Patients in group 4 who had surgery were more likely to report a diagnosis of depression than those who had not (adjusted probability [95% CI] 0.40 [0.15–0.66] vs. 0.09 [0.02–0.15]), whereas surgery was not associated with depression in the other groups (interaction effect for group×surgery chi-square=9.4, p=0.025). However, the nature of the association between symptoms, surgery and depression cannot be determined in this cross-sectional study. There were no substantive age- and sex-adjusted differences between the groups in shoulder activity level, EQ-5D index score, EQ-5D health VAS score, the number of comorbidities reported, or the odds of reporting difficulty standing from sitting (data not shown).
This study has demonstrated, for the first time to our knowledge, clustering of ultrasound pathologies into four groups. These groups reported different treatments and to some extent had different age- and sex-adjusted outcomes at 2 years; however, owing to the low questionnaire completion rate, the longitudinal results need to be interpreted with caution.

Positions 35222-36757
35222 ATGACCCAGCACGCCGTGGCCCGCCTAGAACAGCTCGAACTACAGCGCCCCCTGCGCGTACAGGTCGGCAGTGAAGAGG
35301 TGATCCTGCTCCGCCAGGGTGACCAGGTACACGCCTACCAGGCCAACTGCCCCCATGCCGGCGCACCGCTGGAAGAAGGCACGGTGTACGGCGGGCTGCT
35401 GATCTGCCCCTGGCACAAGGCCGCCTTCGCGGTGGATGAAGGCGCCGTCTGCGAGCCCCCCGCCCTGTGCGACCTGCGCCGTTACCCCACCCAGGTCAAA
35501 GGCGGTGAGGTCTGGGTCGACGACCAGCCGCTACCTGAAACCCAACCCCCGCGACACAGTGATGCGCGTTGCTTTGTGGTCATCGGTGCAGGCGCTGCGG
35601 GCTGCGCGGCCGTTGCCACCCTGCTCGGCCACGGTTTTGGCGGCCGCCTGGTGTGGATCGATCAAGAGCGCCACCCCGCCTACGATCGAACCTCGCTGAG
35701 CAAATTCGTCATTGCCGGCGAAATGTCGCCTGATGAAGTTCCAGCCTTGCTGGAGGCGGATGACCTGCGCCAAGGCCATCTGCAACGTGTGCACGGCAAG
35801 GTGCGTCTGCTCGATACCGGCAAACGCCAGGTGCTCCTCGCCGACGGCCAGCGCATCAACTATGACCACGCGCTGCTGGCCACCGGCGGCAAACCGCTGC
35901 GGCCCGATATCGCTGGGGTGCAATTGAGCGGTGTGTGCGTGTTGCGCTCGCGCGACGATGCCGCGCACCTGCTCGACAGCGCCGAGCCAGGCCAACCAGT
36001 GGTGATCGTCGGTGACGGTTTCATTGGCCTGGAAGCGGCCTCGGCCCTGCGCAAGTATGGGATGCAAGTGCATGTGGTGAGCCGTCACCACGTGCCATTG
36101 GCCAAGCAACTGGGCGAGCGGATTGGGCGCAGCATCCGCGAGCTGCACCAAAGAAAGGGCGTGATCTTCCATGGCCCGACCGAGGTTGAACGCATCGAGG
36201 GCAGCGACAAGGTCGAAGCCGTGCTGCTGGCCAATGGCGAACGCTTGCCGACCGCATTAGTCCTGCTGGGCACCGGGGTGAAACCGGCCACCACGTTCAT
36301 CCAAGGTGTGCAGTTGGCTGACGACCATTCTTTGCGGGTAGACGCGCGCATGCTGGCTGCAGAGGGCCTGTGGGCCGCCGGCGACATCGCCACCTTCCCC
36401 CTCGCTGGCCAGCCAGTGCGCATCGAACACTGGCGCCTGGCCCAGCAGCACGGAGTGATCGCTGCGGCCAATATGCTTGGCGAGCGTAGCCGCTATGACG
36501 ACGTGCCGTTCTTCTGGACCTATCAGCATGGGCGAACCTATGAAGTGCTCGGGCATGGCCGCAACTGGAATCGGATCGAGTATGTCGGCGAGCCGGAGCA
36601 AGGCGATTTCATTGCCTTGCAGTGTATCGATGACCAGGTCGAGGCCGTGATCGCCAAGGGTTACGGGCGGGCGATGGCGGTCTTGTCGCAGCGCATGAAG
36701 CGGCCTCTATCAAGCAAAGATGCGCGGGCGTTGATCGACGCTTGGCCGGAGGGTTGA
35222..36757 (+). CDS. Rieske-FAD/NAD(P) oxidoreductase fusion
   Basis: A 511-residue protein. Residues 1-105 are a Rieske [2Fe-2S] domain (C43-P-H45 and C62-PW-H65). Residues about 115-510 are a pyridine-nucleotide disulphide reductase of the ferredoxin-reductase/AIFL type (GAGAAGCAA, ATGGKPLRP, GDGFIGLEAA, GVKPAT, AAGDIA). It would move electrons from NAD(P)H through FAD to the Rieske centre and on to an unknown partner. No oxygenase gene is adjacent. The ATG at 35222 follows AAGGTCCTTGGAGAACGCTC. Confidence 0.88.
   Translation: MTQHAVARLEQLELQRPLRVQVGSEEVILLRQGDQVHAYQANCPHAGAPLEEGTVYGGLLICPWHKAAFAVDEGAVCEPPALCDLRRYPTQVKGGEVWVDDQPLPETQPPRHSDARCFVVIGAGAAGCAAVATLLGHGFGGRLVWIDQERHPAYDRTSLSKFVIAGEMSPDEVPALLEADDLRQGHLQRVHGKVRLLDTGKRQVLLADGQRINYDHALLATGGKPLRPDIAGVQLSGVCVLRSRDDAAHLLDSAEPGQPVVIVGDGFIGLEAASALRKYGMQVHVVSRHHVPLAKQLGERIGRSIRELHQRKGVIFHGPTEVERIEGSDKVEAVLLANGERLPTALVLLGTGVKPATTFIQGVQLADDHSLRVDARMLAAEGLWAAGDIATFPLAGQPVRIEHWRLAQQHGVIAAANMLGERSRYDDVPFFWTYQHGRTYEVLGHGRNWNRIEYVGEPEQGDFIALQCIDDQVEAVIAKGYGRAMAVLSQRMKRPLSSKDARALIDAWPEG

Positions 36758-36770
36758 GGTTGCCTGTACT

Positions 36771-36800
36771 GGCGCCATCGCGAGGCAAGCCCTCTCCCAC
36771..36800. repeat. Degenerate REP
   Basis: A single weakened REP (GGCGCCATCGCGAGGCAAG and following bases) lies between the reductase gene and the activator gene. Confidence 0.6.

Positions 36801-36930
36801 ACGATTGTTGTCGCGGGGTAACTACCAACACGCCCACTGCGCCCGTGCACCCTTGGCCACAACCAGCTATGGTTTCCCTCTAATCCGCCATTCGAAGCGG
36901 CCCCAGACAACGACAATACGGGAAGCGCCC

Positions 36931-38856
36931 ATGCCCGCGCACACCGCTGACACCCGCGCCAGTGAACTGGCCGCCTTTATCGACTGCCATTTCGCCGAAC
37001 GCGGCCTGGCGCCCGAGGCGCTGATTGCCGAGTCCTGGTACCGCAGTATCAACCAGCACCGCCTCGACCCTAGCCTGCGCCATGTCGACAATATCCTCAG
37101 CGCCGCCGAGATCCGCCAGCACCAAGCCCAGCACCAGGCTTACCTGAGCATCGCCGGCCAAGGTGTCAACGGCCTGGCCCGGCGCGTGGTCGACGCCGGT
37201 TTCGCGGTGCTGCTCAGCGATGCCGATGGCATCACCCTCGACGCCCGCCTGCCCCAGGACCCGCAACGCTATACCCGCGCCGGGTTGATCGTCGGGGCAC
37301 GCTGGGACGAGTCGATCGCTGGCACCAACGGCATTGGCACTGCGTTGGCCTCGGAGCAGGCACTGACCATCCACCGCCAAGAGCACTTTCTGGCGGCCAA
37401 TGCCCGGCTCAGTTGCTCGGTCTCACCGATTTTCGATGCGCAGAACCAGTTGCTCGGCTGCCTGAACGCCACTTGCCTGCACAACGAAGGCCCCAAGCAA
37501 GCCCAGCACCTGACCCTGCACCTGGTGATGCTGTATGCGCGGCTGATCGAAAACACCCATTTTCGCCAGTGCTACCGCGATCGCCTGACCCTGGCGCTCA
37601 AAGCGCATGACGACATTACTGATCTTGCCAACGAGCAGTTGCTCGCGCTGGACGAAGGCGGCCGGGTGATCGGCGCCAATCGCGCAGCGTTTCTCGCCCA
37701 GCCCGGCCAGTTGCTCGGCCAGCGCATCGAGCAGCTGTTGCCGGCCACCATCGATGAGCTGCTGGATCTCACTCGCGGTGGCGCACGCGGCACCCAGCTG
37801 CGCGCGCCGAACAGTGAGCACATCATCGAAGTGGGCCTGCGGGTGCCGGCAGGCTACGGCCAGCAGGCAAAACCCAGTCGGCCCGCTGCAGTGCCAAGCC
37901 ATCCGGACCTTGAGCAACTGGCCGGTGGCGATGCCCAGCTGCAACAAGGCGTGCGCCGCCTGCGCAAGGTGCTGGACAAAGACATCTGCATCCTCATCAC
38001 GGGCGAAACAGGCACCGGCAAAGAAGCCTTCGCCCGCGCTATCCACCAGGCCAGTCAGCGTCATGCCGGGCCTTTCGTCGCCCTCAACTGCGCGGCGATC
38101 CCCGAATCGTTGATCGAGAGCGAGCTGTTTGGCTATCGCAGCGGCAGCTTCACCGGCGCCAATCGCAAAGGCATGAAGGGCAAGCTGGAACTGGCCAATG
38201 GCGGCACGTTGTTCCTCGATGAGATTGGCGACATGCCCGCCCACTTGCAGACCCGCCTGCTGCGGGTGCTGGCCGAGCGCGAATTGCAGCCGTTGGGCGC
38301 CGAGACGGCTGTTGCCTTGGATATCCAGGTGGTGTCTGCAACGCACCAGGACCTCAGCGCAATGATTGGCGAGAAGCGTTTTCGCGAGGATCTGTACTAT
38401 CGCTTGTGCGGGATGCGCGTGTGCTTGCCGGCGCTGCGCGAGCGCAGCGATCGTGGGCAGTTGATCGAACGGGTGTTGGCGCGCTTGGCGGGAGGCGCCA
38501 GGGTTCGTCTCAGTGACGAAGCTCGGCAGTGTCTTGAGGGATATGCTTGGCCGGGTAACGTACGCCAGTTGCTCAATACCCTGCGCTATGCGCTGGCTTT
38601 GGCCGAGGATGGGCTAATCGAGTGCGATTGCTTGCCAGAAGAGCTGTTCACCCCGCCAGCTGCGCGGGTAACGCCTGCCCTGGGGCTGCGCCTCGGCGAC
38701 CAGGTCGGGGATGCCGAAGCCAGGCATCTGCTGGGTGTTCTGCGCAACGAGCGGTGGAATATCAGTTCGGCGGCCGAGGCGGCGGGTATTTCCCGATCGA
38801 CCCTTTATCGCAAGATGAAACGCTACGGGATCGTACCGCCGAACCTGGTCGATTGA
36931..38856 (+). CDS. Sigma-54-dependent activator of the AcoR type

Currently, there is limited evidence-based guidance on the role of imaging in the shoulder pain care pathway, and international guidance pre-dates the wide availability of ultrasound . Though guidance for the diagnosis and management of many common painful musculoskeletal problems generally does not require imaging as part of routine care, the uncertainty in clinical evaluation, poor patient outcomes and increasing use of ultrasound support critical evaluation of the usefulness of a pathology-based classification. Researchers in a recent pragmatic randomised trial reported no evidence of difference in patient-perceived recovery between those with ultrasound-tailored treatment and usual-care groups . Ultrasound-guided treatment was targeted at individual pathologies, and it would be interesting to see if outcomes would differ using our novel pathology-based classification.